Pat Testing Q & A


What is PAT Testing? (Portable Appliance Testing)

What is Pat Testing you ask? Portable Appliance Testing,  using specially calibrated Testing Equipment a set of various tests are carried out to establish the safety of a Portable Appliance, defined as an electrical appliance which can be moved whilst plugged into an electrical socket.


Tests include a Full Visual Inspection of the Equipment including removal of the plug top to check the fuse rating and the wiring, minor repairs are made if necessary. 

 If the item passes the Visual Inspection an Earth Continuity Test (class 1 equipment) is carried out through the Test Machine followed by the Insulation Resistance Test and then Sub-leakage.  

The Engineers use the latest in Test Equipment which has been set up and calibrated in line with the latest IEE 4th Edition Regulations. The Machine has various settings for the equipment including a special test for I.T. Equipment.     

Every appliance and associated leads have their own identification number and Pass or Fail Label.  These labels are placed in a methodical area of the equipment where is it visually seen. Failed items are marked accordingly and pointed out the Supervisor at the time of test.     

The Record of Tests are downloaded from the Test Machine to the latest Seaward Testing Program, designed for the 4th Edition Regulations.  This allows us to produce a comprehensive set of Results and Asset Register of your Appliances.  We also supply a separate Test Certificate.  We also produce a Viewer Disk for the customer, hence no need for you to logon to company databases to search for your information.

When should I have my Appliances Tested?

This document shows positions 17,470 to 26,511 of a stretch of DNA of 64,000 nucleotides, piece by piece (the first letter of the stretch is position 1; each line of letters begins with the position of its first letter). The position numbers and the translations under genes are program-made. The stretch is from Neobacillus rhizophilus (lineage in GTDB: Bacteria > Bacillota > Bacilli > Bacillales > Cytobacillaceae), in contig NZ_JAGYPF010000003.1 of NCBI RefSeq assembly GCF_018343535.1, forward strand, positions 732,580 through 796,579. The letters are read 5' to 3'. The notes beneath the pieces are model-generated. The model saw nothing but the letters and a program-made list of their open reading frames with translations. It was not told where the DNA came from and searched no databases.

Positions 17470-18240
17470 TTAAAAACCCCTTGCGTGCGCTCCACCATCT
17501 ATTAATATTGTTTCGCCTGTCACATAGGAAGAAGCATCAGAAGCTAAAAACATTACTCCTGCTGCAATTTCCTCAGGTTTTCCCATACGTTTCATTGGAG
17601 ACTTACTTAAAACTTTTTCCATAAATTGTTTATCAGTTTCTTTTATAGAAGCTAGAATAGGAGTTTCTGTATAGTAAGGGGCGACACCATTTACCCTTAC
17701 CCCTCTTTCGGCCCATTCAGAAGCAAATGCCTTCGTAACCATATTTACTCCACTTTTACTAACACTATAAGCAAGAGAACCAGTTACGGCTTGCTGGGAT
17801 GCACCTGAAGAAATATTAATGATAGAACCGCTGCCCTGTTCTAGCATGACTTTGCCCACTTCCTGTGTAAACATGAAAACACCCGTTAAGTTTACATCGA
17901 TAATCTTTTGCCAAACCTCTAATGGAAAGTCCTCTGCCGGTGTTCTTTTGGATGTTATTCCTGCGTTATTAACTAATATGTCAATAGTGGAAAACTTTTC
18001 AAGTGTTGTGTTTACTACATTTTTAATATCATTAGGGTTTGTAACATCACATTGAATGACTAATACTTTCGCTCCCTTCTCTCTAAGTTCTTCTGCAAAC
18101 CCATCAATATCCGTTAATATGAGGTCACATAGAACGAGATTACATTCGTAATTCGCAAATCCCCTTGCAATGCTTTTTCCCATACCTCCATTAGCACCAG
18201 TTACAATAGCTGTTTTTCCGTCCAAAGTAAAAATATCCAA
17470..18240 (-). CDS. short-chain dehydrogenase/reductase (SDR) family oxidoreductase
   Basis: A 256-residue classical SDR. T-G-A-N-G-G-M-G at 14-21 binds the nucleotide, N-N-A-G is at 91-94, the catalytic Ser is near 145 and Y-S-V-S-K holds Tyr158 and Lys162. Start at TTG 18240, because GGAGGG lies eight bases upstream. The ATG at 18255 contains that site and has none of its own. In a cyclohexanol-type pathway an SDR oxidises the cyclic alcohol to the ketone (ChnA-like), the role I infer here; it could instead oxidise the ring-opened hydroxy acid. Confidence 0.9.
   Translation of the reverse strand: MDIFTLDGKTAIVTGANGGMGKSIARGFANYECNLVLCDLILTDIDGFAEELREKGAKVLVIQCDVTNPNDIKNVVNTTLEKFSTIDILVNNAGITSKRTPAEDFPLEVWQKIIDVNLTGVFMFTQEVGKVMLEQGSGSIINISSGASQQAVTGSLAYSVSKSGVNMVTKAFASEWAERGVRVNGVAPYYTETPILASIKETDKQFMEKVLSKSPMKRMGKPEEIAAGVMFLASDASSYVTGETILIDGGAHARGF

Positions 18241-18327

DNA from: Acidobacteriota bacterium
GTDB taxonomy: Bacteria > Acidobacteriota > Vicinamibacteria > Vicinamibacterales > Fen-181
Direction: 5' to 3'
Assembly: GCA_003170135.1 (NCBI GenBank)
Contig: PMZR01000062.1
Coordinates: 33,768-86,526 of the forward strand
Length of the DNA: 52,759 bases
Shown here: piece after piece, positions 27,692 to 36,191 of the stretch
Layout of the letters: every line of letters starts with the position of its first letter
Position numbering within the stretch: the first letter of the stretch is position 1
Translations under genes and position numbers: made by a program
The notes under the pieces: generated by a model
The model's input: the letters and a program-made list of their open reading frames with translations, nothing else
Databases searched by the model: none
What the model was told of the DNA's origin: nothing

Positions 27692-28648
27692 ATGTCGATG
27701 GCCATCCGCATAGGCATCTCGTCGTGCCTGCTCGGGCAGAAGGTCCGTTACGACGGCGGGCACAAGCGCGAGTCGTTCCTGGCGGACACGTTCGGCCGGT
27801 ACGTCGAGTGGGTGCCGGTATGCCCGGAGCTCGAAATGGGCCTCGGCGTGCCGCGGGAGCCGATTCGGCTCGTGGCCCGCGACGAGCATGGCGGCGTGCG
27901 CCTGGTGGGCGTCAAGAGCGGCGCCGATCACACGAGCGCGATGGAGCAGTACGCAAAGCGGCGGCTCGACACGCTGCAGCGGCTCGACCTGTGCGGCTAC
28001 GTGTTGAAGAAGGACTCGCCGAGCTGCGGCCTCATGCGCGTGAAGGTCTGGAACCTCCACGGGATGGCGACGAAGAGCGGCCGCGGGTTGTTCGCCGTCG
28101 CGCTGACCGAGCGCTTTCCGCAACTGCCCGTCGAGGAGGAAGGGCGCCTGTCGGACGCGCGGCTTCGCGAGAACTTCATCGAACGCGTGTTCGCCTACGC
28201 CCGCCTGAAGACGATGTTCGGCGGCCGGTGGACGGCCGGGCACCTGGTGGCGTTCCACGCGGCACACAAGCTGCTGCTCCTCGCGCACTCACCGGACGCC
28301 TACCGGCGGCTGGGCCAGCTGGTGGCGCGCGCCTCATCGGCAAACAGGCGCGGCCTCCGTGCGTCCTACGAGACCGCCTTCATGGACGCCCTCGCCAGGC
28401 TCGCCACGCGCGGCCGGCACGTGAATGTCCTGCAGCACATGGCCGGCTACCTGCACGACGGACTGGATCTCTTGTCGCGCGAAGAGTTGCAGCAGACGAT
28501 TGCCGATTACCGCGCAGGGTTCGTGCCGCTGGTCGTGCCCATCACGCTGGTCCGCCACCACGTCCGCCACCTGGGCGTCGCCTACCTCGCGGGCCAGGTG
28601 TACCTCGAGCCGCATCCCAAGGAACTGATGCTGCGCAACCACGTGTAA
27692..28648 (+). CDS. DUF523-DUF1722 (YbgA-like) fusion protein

The Electricity at Work Regulations state that “equipment shall be maintained so as to prevent danger”.  By testing equipment it determines whether maintenance is required. 

The Test Frequency is dependent on the environment, the users, the construction and the type of equipment. Most of our Customers choose to have their equipment tested every 12 Months for their peace of mind.  For example Construction Sites test every 3 – 6 Months and some Schools divide their equipment into units where equipment used daily is tested yearly, and other equipment with minor use tested two yearly.  Other Business premises where equipment is well looked after have their IT Equipment fully Inspected and Tested in the first year and Visually Inspected in the second year.  Others decide on a 4 Year Test and Inspection where they carry out their own Visual Inspections inbetween, by a competent employee.

Will avoiding PAT Testing effect my Insurance?

Most Insurance Companies assume that Businesses comply with current Health & Safety Regulations when insuring you.  Insurance Companies have been known to delay, reduce or even cancel Insurance should a claim arise for damage caused by electrical equipment that has not been tested. Our advice is to check you Insurance.

Do I need new Equipment PAT Tested?

In answer to this question, No, as a general rule. New equipment should be supplied in a safe condition, and should not require an Inspection & Test in the first year.  However, it is recommended that a Visual Inspection is carried out by a competent person to check for any damage throughout the year.  Our Engineers have failed brand new equipment, found to be faulty and not complying with the BS Standard.

I have a faulty appliance in my Workplace?

When you find a faulty or damaged appliance stop using the equipment and tell your Health & Safety Manager immediately, who will safely disconnect the appliance and take it out of service.  Do not try to rectify the problem if you are not qualified to do so.

Can anyone carry out PAT Testing?

The IET Code of Practice states that a ‘competent’ person who has been trained can carry out Portable Appliance Testing.  

The Code states: 

Technical knowledge or experience may include: 

- Adequate experience of Electricity 

- Adequate experience of Electrical Work

- Understanding the system to be worked on and practical experience of the class of equipment.

- Understanding the hazards that may arise during the work and the precautions that need to be taken, or 

- The ability to recognize at all times whether it is safe for work to continue.